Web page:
I will not be watching Manny Pacquiao fight Floyd Mayweather a week from Saturday. Neither will most of the rest of America.
Partly this is because most of the rest of America doesn't care about boxing anymore.
Mostly it's because boxing itself doesn't care if the rest of America cares about boxing.
With a deliberate intent that goes back decades, it has made itself irrelevant, devolving into a sport almost exclusively targeted to elites. To some extent this is true of most American sport in 2015 -- try taking the fam to an NFL game without dropping a month's worth of paychecks -- but boxing has been doing it longer, and it's taken it to an entirely different level.
Consider: Tickets went on sale the other day for the May 2 fight, which is not the same thing as saying tickets went on sale the other day for, say, the next Komets playoff game. The cheapest seat is $1,500, plus service charges. The most expensive is $7,500. And only 500 are available, even though the MGM Grand Garden seats 16,000.
This is because the rest of the tickets are controlled by Mayweather Promotions, Top Rank and the MGM Grand, which will distribute the tickets to their customers, the fighter camps, fight sponsors, HBO and Showtime (who are putting on the joint pay-per-view), and the brokers with which they do business. In essence, that means this fight, like every big fight, is not really a public event. It's a private screening -- a perception only enhanced by the fact that the pay-per-view, should you decide to go that route, is 150 clams per customer.
What all this means is obvious: A sport largely fueled by working class kids doesn't really need working class money. Nor does it even really want it.
Can't afford a ticket?
Tough. Get a second job.
Can't afford the pay-per-view?
Tough. Get a third job.
The irony in all this is that boxing was a working-class thing at its dawn, and it owes whatever narrow place it maintains in the sporting spectrum to men and women with dirt under their nails. They were the ones who not only provided the entertainment itself, but made it financially attractive. If the high rollers and entrepreneurs took it from skulking illegality to semi-respectable sporting enterprise, it was blue-collar fans who showed them the way.
And for a long time, it was still a people's game. Radio, in its infancy, took it to the masses in a way it had never been taken to the masses; television, in its infancy, built its empire in part on the Friday Night Fights of the 1950s.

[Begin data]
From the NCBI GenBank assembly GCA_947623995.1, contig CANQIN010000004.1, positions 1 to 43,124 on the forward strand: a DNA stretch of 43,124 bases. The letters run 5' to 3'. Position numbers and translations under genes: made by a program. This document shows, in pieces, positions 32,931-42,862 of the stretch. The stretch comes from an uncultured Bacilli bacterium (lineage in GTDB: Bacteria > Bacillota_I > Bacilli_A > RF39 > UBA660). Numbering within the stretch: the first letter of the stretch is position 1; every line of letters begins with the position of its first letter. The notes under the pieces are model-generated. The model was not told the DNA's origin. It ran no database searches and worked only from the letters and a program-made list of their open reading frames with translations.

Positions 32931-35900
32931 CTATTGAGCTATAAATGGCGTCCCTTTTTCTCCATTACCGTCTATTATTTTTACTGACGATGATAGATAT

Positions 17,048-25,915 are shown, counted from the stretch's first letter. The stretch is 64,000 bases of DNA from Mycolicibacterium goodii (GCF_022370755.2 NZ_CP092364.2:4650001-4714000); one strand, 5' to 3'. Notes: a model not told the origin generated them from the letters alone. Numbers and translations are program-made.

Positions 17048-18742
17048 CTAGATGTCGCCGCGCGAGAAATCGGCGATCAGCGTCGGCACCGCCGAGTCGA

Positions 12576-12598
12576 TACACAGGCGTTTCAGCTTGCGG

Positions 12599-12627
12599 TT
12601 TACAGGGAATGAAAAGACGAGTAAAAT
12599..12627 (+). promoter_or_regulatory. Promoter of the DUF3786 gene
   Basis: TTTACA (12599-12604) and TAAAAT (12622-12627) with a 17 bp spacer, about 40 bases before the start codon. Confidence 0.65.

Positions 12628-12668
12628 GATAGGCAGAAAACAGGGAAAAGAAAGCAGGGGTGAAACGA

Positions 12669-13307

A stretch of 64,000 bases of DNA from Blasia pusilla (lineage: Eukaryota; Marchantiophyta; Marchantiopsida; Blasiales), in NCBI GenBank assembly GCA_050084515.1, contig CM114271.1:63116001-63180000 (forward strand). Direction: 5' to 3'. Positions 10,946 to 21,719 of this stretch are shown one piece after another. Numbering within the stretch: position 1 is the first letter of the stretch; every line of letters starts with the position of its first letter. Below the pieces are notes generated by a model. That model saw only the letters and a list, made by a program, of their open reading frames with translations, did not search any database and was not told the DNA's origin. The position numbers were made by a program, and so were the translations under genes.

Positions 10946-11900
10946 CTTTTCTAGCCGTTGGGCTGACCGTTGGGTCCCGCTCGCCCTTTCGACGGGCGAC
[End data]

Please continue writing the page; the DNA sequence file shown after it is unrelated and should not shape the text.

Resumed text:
Then came Muhammad Ali, a child of the TV generation and a heavyweight champion virtually made for TV. Shortly thereafter, pay-per-view made its appearance, and whatever mainstream cache the Alis and Fraziers had given the fight game slowly began to erode.
Now the Alis and Fraziers are long off the stage, and boxing's glamour division is a dial tone to most of America. Nine out of 10 casual sports fans couldn't tell you who the reigning heavyweight champion is, and it's been two decades since the heavies have had anything close to a marquee fight.
What passes for a marquee fight these days happens on May 2, when two welterweights on the downslope of legendary careers -- one of them (Mayweather) a woman-beating punk -- square off. Pacquiao-Mayweather would have been a battle of titans five years ago; now it's just the Battle of Two Aging Titans Who've Been Ducking Each Other For Five Years.
If anyone with clout in boxing cared at all about their sport, they'd have leveraged this fight when it would have commanded the brightest spotlight possible. And they'd have put it live in prime time on ESPN or network TV, charged top dollar for the advertising rights and still made a killing.
But no one in boxing does care. They're all too busy counting their pay-per-view piles.
The skinny of it is, they'll make plenty off Pacquiao-Mayweather now. So why care that it would have been better for the sport if they could have made it happen earlier?
Once upon a time, Muhammad Ali styled himself the People's Champion. Now there are no people's champions. The "people," in 2015, are standing on the wrong side of the velvet rope, and boxing is carrying on upstairs in a private room to which the people will never be admitted.
More's the pity.